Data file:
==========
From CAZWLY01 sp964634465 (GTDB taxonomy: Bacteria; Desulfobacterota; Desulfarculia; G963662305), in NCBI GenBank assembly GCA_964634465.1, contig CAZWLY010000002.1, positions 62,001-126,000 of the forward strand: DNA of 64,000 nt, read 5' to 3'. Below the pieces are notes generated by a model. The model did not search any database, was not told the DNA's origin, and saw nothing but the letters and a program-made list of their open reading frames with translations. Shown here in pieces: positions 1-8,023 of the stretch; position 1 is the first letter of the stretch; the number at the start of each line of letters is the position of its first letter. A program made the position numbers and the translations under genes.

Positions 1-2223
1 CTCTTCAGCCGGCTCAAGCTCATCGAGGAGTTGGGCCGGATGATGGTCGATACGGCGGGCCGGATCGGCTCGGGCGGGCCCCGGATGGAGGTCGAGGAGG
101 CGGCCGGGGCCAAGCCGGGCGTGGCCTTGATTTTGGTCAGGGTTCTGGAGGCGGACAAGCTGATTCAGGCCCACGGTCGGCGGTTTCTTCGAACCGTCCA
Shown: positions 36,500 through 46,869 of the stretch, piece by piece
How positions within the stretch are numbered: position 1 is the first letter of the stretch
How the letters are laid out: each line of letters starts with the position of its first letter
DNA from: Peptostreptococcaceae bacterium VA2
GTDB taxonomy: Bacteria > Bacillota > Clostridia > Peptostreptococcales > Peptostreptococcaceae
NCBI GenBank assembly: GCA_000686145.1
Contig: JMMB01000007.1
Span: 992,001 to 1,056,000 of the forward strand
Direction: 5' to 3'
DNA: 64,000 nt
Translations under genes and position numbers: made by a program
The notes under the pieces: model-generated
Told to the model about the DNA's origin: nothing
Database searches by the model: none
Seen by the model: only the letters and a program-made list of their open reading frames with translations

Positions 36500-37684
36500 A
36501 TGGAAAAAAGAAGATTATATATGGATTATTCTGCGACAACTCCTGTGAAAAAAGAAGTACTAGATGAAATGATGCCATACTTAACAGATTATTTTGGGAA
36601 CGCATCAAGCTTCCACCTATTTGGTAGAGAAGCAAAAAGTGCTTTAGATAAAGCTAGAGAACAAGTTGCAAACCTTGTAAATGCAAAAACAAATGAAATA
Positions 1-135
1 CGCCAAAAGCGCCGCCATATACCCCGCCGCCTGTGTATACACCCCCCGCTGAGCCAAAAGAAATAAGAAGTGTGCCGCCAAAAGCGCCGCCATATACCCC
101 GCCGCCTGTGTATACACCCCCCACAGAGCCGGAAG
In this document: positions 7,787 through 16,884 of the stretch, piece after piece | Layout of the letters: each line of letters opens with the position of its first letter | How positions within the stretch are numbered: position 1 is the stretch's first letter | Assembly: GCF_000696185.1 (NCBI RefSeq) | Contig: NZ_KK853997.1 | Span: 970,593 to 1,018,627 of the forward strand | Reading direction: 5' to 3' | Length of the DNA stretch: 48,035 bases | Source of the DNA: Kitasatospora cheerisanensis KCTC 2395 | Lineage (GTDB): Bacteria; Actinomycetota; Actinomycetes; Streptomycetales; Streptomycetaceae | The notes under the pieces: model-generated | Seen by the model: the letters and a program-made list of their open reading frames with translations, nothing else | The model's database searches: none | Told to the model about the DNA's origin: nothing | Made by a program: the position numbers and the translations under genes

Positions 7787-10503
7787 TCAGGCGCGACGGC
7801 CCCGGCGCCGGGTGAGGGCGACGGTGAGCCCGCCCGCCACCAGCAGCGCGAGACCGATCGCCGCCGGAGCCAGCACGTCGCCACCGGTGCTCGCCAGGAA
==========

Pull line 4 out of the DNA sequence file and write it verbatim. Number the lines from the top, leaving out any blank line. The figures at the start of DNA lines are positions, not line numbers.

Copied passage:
101 CGGCCGGGGCCAAGCCGGGCGTGGCCTTGATTTTGGTCAGGGTTCTGGAGGCGGACAAGCTGATTCAGGCCCACGGTCGGCGGTTTCTTCGAACCGTCCA